The presence of suspended dust in the Martian atmosphere is a unique aspect of Mars atmospheric entry that current and future NASA missions to the planet need to address. The dust particles not only interact with the flow field surrounding the entry vehicle as it descends, but also strike its heat shield at high velocities. These interactions can have notable adverse effects, including augmented surface heat fluxes on the vehicle body and increased erosion of the heat shield. The design of thermal protection systems is therefore highly dependent on the expected dust environment of the planet’s atmosphere. Our work focuses on the development of a computational methodology to efficiently and accurately simulate supersonic and hypersonic particle-laden flows over blunt bodies in order to better predict how entry vehicles will interact with the Martian atmosphere and to identify knowledge gaps in how to reliably model such processes.
In computational fluid dynamics, the discontinuous Galerkin (DG) method benefits from high-order accuracy, geometric flexibility, and good scalability to thousands of processors on high-performance computing systems. Another major advantage in hypersonic flow simulation is its significantly lower sensitivity to misalignment between the mesh and strong shocks than the conventional finite-volume method. We employed the DG method to perform simulations of hypersonic dusty flows, and conducted a parametric study to address the lack of experimental data for validation and insufficient knowledge of the important physics at play during a vehicle’s entry into a dusty atmosphere.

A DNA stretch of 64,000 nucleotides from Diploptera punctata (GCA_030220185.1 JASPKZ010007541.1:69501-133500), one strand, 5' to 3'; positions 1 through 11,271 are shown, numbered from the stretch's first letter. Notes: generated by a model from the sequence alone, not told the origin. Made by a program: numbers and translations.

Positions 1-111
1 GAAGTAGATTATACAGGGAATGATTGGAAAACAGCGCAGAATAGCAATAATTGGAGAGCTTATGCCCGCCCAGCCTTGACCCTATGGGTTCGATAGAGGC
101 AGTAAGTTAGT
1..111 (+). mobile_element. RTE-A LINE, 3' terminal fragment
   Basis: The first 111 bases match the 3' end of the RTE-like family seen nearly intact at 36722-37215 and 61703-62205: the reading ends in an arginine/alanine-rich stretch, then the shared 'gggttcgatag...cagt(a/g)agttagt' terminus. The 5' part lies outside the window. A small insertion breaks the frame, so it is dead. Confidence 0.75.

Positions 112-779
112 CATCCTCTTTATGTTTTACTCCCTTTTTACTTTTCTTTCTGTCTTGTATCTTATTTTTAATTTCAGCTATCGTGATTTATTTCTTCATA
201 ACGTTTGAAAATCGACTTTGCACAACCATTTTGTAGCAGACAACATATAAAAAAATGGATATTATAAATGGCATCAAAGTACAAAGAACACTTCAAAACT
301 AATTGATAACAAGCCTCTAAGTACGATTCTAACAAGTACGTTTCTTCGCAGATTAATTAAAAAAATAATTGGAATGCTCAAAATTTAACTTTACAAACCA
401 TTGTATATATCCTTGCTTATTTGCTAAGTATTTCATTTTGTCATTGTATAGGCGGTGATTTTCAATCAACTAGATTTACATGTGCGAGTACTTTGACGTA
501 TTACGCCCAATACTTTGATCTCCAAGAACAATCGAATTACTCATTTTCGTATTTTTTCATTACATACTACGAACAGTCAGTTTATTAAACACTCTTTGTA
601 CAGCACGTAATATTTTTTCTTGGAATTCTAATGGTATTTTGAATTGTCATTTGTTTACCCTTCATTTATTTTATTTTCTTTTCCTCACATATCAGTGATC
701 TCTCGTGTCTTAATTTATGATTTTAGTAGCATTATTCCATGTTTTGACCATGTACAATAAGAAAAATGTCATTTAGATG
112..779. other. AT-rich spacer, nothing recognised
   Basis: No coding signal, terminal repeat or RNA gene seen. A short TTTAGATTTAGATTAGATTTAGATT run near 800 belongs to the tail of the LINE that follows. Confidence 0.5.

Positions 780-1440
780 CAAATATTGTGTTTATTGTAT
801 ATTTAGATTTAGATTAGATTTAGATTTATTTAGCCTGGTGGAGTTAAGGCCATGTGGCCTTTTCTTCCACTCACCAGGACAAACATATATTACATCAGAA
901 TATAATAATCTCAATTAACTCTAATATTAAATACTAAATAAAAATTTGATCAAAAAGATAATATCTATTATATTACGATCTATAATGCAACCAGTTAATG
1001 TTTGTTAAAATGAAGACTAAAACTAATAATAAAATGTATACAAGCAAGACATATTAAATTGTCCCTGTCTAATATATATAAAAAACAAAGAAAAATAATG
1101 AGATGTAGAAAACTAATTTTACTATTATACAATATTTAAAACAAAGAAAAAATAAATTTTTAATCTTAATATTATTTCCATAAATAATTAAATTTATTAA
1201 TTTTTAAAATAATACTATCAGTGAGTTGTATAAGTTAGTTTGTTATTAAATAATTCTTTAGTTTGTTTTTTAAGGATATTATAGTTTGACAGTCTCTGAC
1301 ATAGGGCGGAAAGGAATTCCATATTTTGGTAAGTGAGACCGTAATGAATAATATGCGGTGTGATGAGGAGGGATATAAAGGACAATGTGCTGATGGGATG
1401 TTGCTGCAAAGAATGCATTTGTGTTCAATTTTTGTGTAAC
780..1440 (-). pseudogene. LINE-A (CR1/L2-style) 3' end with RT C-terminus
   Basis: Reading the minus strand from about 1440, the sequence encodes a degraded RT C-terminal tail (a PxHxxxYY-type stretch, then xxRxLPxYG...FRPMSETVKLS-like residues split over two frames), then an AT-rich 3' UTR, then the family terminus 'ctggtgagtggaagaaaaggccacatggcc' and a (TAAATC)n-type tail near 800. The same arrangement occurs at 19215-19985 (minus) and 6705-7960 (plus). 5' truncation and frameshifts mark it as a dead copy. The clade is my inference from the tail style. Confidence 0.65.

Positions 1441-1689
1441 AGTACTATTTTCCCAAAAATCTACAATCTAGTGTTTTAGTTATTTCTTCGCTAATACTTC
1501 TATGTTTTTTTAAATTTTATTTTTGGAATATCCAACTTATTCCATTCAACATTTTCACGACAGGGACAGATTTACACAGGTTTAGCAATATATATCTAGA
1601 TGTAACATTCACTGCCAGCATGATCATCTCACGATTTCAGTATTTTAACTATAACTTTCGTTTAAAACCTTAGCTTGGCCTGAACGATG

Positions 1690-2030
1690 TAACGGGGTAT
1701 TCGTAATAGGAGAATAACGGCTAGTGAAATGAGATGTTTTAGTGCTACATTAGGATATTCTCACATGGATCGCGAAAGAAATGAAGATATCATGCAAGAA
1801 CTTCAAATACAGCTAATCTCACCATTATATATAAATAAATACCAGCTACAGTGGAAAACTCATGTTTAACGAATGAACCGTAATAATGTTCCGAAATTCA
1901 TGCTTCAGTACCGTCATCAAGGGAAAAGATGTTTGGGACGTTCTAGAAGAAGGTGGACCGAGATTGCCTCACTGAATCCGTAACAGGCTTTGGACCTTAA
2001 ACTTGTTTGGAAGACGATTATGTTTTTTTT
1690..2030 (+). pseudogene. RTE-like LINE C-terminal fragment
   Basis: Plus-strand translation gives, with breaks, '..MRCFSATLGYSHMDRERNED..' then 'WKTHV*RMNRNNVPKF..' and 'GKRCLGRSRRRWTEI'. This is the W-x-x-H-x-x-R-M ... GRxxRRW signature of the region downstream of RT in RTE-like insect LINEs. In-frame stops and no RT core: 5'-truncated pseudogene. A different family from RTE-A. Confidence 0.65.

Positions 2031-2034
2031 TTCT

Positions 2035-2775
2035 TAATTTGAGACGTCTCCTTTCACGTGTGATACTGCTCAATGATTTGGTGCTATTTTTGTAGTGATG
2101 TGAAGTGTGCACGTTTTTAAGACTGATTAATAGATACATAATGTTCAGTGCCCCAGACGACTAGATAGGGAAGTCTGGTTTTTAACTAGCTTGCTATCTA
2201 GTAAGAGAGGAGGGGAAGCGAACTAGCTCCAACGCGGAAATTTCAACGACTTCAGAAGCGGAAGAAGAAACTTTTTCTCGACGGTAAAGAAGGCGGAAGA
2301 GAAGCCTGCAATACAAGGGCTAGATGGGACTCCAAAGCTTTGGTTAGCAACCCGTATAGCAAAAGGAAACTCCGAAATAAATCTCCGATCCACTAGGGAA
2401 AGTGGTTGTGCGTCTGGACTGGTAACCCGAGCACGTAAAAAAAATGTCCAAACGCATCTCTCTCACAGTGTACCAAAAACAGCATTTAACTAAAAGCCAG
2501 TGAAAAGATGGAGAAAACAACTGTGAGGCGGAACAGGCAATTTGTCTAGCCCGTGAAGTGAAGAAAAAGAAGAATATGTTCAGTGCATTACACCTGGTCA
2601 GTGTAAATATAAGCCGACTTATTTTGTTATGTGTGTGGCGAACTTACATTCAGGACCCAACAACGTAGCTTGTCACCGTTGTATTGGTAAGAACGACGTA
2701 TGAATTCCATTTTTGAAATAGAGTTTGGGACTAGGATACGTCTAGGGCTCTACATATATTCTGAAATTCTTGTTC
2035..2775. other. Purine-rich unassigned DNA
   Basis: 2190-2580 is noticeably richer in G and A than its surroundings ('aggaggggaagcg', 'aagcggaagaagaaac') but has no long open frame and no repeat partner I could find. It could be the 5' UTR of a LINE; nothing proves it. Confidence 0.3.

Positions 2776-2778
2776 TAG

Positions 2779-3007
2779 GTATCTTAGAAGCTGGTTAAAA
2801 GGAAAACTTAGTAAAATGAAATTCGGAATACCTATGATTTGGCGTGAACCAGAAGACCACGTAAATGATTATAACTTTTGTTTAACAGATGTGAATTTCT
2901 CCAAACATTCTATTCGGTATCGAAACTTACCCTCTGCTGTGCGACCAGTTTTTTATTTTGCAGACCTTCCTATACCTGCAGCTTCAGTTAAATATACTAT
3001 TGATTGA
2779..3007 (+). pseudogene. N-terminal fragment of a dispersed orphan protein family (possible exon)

High performance computing is critical to perform these large-scale simulations with reasonable cost. Specifically, the well-maintained and well-documented Pleiades supercomputer housed at the NASA advanced Supercomputing (NAS) facility at Ames Research Center. ” – Eric Ching, Stanford University